edlow2020_article_personalizedconnectomemappingt.pdf
2019
Meisler, Steven, et al.Comparing Brain Responses to Music and Language Stimuli to Detect Consciousness”. Archives of Physical Medicine and Rehabilitation 100.10 (2019): , 100, 10, e18-e19. Print.
Meisler, Steven L., Michael J. Kahana, and Youssef Ezzyat. “Does Data Cleaning Improve Brain State Classification?”. Journal of Neuroscience Methods 328 (2019). Web. WebpageAbstract

 

Background

Neuroscientists routinely seek to identify and remove noisy or artifactual observations from their data. They do so with the belief that removing such data improves power to detect relations between neural activity and behavior, which are often subtle and can be overwhelmed by noise. Whereas standard methods can exclude certain well-defined noise sources (e.g., 50/60 Hz electrical noise), in many situations there is not a clear difference between noise and signals so it is not obvious how to separate the two. Here we ask whether methods routinely used to “clean” human electrophysiological recordings lead to greater power to detect brain–behavior relations.

New method

This, to the authors’ knowledge, is the first large-scale simultaneous evaluation of multiple commonly used methods for removing noise from intracranial EEG recordings.

Results

We find that several commonly used data cleaning methods (automated methods based on statistical signal properties and manual methods based on expert review) do not increase the power to detect univariate and multivariate electrophysiological biomarkers of successful episodic memory encoding, a well-characterized broadband pattern of neural activity observed across the brain.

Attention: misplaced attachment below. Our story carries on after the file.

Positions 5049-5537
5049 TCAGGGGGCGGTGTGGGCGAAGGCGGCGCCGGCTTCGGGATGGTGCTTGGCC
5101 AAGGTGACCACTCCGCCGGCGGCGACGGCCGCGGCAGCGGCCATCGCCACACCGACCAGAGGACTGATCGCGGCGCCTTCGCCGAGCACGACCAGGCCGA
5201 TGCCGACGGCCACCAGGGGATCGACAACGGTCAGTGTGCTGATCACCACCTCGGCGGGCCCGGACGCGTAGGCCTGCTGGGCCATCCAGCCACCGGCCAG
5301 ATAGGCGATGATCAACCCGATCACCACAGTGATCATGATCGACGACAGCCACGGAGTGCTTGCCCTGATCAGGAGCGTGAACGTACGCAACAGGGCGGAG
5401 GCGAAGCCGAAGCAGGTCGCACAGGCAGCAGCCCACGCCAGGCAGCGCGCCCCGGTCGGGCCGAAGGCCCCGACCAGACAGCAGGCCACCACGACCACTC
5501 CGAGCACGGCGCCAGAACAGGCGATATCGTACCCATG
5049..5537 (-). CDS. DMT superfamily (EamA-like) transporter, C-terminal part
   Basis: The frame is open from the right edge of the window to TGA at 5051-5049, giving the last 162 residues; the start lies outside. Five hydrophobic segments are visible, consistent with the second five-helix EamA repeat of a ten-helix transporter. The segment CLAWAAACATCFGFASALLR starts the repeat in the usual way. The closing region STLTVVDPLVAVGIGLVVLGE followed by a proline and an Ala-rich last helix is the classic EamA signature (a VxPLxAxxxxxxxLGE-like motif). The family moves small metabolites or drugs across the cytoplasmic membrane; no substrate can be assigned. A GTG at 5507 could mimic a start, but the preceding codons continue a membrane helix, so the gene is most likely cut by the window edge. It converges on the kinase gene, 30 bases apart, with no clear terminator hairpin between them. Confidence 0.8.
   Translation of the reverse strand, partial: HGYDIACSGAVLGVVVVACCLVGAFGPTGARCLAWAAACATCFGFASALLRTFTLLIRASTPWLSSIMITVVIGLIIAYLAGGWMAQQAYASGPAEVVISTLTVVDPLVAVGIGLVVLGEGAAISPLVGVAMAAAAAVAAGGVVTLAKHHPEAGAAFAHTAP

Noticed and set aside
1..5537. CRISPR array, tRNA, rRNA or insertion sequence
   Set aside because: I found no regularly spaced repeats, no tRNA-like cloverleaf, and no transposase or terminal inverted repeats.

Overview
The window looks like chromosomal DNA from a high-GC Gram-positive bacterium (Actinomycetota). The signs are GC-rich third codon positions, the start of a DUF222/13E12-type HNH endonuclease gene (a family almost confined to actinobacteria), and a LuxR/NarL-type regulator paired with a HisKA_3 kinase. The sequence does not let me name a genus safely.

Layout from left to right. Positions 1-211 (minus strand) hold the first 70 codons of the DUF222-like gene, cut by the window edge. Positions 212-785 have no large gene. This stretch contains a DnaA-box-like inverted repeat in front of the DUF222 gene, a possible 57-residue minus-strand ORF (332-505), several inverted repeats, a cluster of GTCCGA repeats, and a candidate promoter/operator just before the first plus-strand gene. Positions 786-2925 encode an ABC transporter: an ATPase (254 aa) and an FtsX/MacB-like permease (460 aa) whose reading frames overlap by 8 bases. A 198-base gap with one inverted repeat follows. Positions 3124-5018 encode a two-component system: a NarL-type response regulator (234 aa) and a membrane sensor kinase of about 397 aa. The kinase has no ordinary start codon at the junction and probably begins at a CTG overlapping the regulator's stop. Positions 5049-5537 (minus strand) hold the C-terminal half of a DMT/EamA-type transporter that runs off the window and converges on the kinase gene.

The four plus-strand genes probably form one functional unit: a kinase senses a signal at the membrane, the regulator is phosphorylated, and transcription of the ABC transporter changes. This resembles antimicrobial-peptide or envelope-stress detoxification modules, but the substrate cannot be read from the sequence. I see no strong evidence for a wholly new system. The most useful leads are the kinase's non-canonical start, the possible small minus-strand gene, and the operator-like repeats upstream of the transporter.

Comparison with existing methods

Researchers may be more likely to increase statistical power to detect physiological phenomena of interest by allocating resources away from cleaning noisy data and toward collecting more within-patient observations.

Conclusions

These findings highlight the challenge of partitioning signal and noise in the analysis of brain-behavior relations, and suggest increasing sample size and numbers of observations, rather than data cleaning, as the best approach to improving statistical power.

 

MeislerEtal2019_MainText.pdf MeislerEtal2019_Supplementary.pdf